Bounce is a rap movement originated in New Orleans in the 1980s that uncharacteristically boasts an array of female, gay and transgendered performers. While the lyrics focus on the usual topics including sex, parties, and dancing, bounce music is "steeped in deep Southern roots traditions" and influenced by "Mardi Gras Indian chants, brass band beats, and call-and-response routines" (from show's notes). Where They At: a multi-media archive of New Orleans Bounce at the Henry Street Settlement's Abrons Arts Center in the Lower East Side features photos, oral histories, and video collected by Aubrey Edwards and Alison Fensterstock focusing on the pioneering women, gay and transgendered rappers "in early New Orleans hip-hop and bounce."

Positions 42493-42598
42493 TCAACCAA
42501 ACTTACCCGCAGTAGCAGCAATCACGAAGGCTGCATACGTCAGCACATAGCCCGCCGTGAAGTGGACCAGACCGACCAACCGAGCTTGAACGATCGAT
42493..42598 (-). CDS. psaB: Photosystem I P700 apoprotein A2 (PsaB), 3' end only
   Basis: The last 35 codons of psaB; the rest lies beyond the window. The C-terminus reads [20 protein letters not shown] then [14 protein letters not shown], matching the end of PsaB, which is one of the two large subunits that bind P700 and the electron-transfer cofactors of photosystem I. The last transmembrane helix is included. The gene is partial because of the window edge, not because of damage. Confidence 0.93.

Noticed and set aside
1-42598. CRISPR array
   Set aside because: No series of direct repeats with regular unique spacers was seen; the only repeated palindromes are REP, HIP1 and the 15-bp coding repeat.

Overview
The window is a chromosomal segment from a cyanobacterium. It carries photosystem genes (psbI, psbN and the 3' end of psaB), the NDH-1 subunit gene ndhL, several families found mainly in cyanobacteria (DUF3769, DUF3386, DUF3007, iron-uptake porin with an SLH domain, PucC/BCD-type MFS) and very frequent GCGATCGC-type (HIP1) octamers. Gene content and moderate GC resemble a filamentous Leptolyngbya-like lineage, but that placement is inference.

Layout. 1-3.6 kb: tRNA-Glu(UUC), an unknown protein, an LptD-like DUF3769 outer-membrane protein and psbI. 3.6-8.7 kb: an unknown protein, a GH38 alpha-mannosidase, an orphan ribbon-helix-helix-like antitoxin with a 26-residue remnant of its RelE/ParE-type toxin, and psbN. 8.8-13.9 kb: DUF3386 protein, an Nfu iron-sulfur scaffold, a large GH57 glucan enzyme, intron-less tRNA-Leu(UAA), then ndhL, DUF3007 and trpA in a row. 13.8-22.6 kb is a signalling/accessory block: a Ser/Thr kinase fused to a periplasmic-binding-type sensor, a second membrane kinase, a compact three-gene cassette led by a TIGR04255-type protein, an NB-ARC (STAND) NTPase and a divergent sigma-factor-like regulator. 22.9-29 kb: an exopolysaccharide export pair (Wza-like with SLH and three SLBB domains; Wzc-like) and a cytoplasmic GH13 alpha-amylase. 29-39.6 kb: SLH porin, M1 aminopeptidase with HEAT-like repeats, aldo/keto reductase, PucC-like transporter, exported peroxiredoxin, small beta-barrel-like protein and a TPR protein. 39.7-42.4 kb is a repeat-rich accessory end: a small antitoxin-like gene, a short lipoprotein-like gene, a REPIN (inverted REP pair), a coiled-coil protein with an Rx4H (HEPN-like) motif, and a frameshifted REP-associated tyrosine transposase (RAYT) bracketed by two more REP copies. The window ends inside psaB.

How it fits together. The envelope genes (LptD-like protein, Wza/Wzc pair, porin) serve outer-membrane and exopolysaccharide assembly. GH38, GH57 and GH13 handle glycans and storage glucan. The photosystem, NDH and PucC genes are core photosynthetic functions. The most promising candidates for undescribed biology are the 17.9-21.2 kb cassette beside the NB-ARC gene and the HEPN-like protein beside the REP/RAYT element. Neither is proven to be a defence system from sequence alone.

The title of the exhibit, Where They At, is taken from the title of a 1992 song recognized as "the first bounce release" by DJ Jimi Payton (the song was also recorded earlier as a "homemade cassette-only release" by T.T. Tucker). Where They At the exhibition features large, color portraits of female bounce rappers Mia X, Ms Tee, Magnolia Shorty, and Cheeky Blakk and gay members Big Freedia, Chev off the Ave, and Vockah Redu. A lyric sample and brief quote about how each artist got involved in the bounce movement is printed beside his/her portrait. As the show's notes state, "[T]he prominence of queer members of the bounce community... defies the myth of insurmountable homophobia within hip-hop and speaks to a curious tradition in African-American entertainment in New Orleans, which has accepted and celebrated queer and cross-dressing entertainers for over half a century — from Bobby Marchan to Katey Red."
Where They At is a great introduction to a less familiar style of rap along with its cast of fabulous and colorful players. Learn more at Abronsartscenter.org. Through April 3rd.